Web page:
Herding: a new phenomenon affecting medical decision-making in multiple sclerosis care? Lessons learned from DIScUTIR MS
Authors Saposnik G, Maurino J, Sempere AP, Ruff CC, Tobler PN
Received 8 October 2016
Accepted for publication 3 December 2016
Published 31 January 2017 Volume 2017:11 Pages 175—180
Checked for plagiarism Yes
Review by Single-blind
Peer reviewers approved by Dr Colin Mak
Peer reviewer comments 2
Editor who approved publication: Dr Johnny Chen
Gustavo Saposnik,1–3 Jorge Maurino,4 Angel P Sempere,5 Christian C Ruff,2 Philippe N Tobler2
1Division of Neurology, Department of Medicine, St Michael’s Hospital, University of Toronto, Toronto, ON, Canada; 2Laboratory for Social and Neural Systems Research, Department of Economics, University of Zurich, Zurich, Switzerland; 3Li Ka Shing Knowledge Institute, St Michael’s Hospital, University of Toronto, Toronto, ON, Canada; 4Neuroscience Area, Medical Department, Roche Farma, Madrid, 5Department of Neurology, Hospital General Universitario de Alicante, Alicante, Spain
Purpose: Herding is a phenomenon by which individuals follow the behavior of others rather than deciding independently on the basis of their own private information. A herding-like phenomenon can occur in multiple sclerosis (MS) when a neurologist follows a therapeutic recommendation by a colleague even though it is not supported by best practice clinical guidelines. Limited information is currently available on the role of herding in medical care. The objective of this study was to determine the prevalence (and its associated factors) of herding in the management of MS.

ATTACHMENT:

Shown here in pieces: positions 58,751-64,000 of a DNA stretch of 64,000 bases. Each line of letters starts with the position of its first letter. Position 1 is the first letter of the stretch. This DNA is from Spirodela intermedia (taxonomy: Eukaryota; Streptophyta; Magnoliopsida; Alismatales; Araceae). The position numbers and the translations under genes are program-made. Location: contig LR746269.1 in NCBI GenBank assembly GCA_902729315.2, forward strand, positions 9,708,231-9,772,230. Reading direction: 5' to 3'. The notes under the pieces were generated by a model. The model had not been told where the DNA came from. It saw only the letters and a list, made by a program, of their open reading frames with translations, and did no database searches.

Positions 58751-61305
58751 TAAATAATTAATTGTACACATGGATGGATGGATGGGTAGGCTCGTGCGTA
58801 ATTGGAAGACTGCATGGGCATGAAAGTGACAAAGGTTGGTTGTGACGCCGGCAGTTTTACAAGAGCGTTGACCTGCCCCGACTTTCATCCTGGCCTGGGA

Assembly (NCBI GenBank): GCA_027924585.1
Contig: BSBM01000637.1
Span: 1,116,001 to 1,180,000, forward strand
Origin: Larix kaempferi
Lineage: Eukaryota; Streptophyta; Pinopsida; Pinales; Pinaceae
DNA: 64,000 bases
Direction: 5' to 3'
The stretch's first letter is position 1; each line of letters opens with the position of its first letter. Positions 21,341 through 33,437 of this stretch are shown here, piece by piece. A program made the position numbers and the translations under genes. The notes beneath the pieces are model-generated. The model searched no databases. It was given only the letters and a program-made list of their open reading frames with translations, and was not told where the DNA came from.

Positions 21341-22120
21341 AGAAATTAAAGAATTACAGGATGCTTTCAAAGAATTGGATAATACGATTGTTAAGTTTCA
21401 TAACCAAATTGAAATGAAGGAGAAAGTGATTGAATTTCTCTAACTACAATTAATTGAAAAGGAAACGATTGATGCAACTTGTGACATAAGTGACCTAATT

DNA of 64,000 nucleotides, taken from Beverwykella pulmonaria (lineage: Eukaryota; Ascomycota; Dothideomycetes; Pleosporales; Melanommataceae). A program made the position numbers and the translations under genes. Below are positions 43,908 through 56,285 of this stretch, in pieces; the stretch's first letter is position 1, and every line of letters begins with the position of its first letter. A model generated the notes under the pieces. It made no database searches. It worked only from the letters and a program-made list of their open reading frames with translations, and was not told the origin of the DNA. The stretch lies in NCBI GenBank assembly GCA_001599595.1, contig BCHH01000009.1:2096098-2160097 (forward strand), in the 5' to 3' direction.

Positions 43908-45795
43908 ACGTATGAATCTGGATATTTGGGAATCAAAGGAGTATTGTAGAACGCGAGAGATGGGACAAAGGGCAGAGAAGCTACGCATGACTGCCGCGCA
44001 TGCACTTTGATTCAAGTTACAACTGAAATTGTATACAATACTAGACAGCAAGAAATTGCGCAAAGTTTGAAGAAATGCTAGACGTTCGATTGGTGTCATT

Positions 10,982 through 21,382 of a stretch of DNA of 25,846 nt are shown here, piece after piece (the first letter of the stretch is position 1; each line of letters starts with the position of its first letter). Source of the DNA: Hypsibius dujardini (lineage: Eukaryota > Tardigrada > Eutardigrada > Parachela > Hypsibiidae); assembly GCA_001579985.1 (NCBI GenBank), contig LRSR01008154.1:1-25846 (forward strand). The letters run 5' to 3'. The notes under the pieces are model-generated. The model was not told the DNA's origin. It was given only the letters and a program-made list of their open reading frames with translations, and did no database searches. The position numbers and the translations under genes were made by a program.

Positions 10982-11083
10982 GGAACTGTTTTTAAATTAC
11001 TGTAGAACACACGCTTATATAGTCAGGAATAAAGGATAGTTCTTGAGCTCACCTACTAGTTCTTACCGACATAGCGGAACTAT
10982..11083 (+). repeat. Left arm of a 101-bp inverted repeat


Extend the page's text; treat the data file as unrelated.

Methods: We conducted a study among neurologists with expertise in MS care throughout Spain. Participants answered questions regarding the management of 20 case scenarios commonly encountered in clinical practice and completed 3 surveys and 4 experimental paradigms based on behavioral economics. The herding experiment consisted of a case scenario of a 40-year-old woman who has been stable for 3 years on subcutaneous interferon and developed a self-limited neurological event. There were no new magnetic resonance imaging (MRI) lesions. Her neurological examination and disability scores were unchanged. She was advised by an MS neurologist to switch from interferon to fingolimod against best practice guidelines. Multivariable logistic regression analysis was conducted to evaluate factors associated with herding.
Results: Out of 161 neurologists who were invited to participate, 96 completed the study (response rate: 60%). Herding was present in 75 (78.1%), having a similar prevalence in MS experts and general neurologists (68.8% vs 82.8%; P=0.12). In multivariate analyses, the number of MS patients seen per week was positively associated with herding (odds ratio [OR] 1.08, 95% CI 1.01–1.14). Conversely, physician’s age, gender, years of practice, setting of practice, or risk preferences were not associated with herding.
Conclusion: Herding was a common phenomenon affecting nearly 8 out of 10 neurologists caring for MS patients. Herding may affect medical decisions and lead to poorer outcomes in the management of MS.
Keywords: multiple sclerosis, herding, disease-modifying therapy, neuroeconomics, decision-making, risk aversion
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